So… what’s the answer to the question as to whether innovation should be technology-driven or market-driven?
Instead, innovation should be return-driven. This is because regardless of existing technological platforms or lines of business, companies should fulfill otherwise unmet customer needs to justify the resources required for innovation.
Professor Litman and Dr. Frigo say innovation of offerings is the fifth tenet and second “Competency Tenet” of the RDS framework. According to them, through this tenet, more customer needs can be met, and that could further facilitate business success.
That’s why innovation of offerings should be continually inspired by insightful information about customers’ primary unmet needs.
Through this, the creation of a product or service will be focused not only on its functionality but also on the other attributes and influences that will help address a customer segment’s pain points.
We hope you learned a lot from today’s topic!
Always remember to be cautious about innovating for innovation’s sake, and to separate innovation of offerings and innovation of internal systems and processes.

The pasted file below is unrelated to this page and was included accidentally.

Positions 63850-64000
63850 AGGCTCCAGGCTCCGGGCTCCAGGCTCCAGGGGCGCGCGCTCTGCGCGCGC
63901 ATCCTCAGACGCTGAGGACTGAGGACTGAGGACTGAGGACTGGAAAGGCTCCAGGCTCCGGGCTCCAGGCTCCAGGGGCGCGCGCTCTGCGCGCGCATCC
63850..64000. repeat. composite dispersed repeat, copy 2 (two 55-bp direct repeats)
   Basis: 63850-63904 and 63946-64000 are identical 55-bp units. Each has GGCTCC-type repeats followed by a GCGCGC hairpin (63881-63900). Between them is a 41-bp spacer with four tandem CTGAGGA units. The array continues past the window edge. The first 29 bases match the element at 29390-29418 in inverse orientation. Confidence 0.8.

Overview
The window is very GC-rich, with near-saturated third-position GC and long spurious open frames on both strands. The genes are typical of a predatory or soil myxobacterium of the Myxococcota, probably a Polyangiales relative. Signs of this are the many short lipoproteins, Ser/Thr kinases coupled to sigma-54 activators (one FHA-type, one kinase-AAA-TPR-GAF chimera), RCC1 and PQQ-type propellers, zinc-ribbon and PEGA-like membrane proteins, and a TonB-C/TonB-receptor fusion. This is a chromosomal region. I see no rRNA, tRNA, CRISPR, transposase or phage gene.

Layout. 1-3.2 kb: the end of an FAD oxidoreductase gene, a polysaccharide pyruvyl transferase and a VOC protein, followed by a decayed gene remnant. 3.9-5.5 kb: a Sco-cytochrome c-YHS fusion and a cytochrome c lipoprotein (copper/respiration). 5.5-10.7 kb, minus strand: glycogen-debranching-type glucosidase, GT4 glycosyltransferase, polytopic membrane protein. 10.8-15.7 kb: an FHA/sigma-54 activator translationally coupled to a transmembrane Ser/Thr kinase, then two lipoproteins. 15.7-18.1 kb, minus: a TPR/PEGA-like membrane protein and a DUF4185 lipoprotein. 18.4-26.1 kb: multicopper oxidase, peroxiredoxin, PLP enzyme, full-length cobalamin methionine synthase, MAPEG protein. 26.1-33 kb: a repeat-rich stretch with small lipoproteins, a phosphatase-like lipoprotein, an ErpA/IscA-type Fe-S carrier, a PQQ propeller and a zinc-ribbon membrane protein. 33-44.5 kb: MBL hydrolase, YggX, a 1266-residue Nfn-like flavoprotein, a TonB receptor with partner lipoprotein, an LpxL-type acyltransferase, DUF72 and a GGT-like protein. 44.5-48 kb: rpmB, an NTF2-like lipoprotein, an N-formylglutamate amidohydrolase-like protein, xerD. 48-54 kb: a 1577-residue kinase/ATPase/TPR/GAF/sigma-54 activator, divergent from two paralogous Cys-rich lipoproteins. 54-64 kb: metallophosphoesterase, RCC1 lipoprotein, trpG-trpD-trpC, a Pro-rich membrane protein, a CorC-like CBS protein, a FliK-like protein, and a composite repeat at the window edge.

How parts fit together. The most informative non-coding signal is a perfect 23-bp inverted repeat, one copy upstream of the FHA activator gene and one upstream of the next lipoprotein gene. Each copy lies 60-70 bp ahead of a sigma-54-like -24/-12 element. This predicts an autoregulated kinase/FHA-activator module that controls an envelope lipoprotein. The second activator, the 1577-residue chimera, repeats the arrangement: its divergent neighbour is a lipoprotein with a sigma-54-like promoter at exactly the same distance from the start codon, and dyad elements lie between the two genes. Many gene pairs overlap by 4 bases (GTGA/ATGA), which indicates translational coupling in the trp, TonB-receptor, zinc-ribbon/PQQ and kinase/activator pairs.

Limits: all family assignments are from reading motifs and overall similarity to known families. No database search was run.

By keeping these key points in mind, you will ensure your target market’s needs are always the focus of your business’ innovation.
(This article is from The Business Builder Daily, a newsletter by The I Institute in collaboration with MBO Partners.)
About The Dynamic Marketing Communiqué’s
“Tuesdays: Return Driven Strategy”
In the book, “Driven,” authors Professor Joel Litman and Dr. Mark L. Frigo said that the goal of every long-term successful business strategy should incorporate the combined necessity of “making the world a better place” and “getting wealthy.”
That is why they created Return Driven Strategy and Career Driven Strategy―frameworks that were built to help leaders and professionals plan and evaluate businesses so they can also help others achieve their organizational goals and career goals.
The frameworks describe the plans and actions that drive returns for anyone in an organization such as independent contractors, marketers, brand managers, communicators, and other people in any field. These actions lead to the creation of wealth and value for customers, employees, shareholders, and the society.
Every Tuesday, we’ll highlight case studies, business strategies, tips, and insights related to Return Driven Strategy and Career Driven Strategy.
In planning, building, or managing brands and businesses, these strategies, case studies, and guidelines will help you choose what specific actions to take and when to take them.
Hope you found this week’s insights interesting and helpful.
Stay tuned for next Tuesday’s “Return Driven Strategy!”
Head of Marketing
Valens Dynamic Marketing Capabilities